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Concurrent Alcohol and DXM Abuse

DXM misuse

Alcohol and DXM are both potentially addictive substances. Problematic use of each can lead to a range of negative health effects. When taken together, their effects are heightened and the dangers of each are potentiated.

The Problem of Alcohol and DXM Abuse

Mood changes

DXM is short for dextromethorphan. It is an antitussive medication found in many over-the-counter cough and cold medications. Most commonly, it is available in liquid and capsule forms at retail locations.

Alcohol and DXM share the commonality of being legal substances that, when used appropriately and in moderation in the case of alcohol, or as prescribed in the case of DXM, have little to no ill effects.

Problems arise when they are abused and/or used excessively and/or concurrently. Since both substances are CNS depressants, their effects are intensified when they are used simultaneously.


Signs and Symptoms

Gaining awareness of the signs and symptoms of alcohol use, DXM abuse and the combined effects of the use of both substances will provide you with the ability to monitor and detect whether someone is abusing one or both drugs.

Signs of DXM abuse include:

  • Confusion.
  • Misperception of time.
  • Hallucinations.
  • Poor decision making.
  • Feeling of dissociation from one’s body.
  • Impaired memory.
  • Dilated pupils; constricted pupils in overdose situations.
  • Nystagmus or other involuntary eye movements.

Signs of alcohol abuse include:

  • Slurred speech.
  • Mood changes.
  • Impaired decision making.
  • Diminished coordination.
  • Trouble walking.
  • Poor attention or memory.

Effects of Concurrent Use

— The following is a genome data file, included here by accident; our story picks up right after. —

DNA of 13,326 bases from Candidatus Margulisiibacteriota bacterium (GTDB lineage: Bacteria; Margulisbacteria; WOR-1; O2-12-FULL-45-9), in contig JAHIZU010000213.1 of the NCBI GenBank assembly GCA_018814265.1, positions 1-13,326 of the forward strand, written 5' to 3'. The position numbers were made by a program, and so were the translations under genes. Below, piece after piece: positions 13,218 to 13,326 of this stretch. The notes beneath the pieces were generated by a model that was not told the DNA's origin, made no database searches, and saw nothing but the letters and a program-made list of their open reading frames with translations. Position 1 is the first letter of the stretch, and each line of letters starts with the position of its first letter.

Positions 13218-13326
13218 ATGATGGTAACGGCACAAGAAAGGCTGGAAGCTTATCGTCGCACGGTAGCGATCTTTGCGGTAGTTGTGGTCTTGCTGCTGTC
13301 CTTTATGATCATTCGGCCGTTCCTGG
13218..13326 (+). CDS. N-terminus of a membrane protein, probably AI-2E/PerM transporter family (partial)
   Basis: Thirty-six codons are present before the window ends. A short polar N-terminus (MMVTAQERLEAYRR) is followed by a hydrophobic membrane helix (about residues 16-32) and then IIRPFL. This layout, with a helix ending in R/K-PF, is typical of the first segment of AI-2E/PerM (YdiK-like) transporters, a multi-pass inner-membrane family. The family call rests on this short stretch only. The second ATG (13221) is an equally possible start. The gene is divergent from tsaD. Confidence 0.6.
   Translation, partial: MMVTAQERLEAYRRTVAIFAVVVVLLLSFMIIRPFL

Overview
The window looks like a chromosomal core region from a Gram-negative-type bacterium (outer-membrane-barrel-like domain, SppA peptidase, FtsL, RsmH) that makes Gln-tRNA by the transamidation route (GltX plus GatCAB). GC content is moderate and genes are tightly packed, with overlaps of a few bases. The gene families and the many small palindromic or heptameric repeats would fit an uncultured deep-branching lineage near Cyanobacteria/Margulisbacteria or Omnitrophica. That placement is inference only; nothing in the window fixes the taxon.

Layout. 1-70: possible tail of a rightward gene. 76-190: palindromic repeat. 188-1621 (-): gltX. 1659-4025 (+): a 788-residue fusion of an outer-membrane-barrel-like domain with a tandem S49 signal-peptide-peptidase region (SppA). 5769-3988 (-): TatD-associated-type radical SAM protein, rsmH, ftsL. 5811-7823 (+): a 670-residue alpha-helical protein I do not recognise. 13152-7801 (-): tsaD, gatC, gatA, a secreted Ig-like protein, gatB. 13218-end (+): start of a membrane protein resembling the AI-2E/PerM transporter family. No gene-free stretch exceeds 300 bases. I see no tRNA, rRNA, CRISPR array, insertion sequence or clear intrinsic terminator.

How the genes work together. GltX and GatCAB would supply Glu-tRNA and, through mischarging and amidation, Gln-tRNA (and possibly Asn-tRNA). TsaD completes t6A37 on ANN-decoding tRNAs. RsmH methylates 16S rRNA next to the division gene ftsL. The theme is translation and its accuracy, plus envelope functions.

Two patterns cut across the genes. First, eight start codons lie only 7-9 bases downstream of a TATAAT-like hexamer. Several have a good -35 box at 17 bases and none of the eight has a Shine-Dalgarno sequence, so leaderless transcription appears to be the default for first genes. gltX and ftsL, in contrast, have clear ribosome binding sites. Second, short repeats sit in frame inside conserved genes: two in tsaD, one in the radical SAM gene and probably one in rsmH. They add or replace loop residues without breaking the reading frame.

Alone, these substances can lead to negative effects when abused. Together, the consequences are often increased in inconsistent ways, depending on the usage and individual characteristics of the user. Negative effects of alcohol combined with DXM include:

  • Nausea and prolonged vomiting.
  • Sweating.
  • Hot flashes.
  • Agitation.
  • Numbness.
  • Dizziness.
  • Hypertension (raised blood pressure).
  • Quickened heart rate.
  • Increased anxiety and panic.
  • Seizures.
  • Fear of being permanently disconnected from reality.
  • Delusional thinking, including paranoia.
  • Coma.

If you or someone you know is experiencing symptoms and signs of DXM abuse, alcohol abuse or the combination of both, seek treatment immediately. Call for free at to talk to someone about finding appropriate treatment.


Effects of Alcohol and DXM Abuse

NauseaCombining alcohol and DXM leads to a number of negative side effects, as discussed above. In addition, you also severely increase your risk of overdose by abusing these drugs simultaneously.

While there is debate about the physically addictive potential of DXM, psychological addiction can occur in the form of cravings for the substance. Additionally, long-term, excessive usage of DXM has been linked with persistent psychotic symptoms that may last beyond use. And there is no debate about the potential for addiction and potentially life-threatening effects of alcohol use.

You put your health at extremely high risk when you abuse these drugs concurrently.


Alcohol and DXM Abuse Treatment

If you or someone you love is suffering from addiction to one or both of these substances, addiction treatment may be necessary to begin the process of recovery.

Detoxification

While there is no risk to suddenly ceasing use of DXM, the same is not true with alcohol. Abrupt withdrawal from consistent alcohol use can result in:

  • Headache.
  • Nausea.
  • Insomnia.
  • Agitation.
  • Fever.
  • Confusion.
  • Hallucinations.
  • Seizures.

Because of the risks, it is best to seek treatment prior to ending your use of alcohol. Completing an assessment at a medical or addiction facility will provide the person in need with a professional recommendation based on usage.

A hospital or detoxification center will aid in your withdrawal from drugs or alcohol by prescribing medications to reduce your symptoms while increasing your comfort levels. Also, medical staff will monitor your physical condition to maintain your health and safety.

Treatment Components

Following a period of detoxification, someone may be referred to outpatient treatment or continue their recovery in a residential or inpatient rehabilitation program, based on the level of addiction. Regardless of the setting, treatment options include: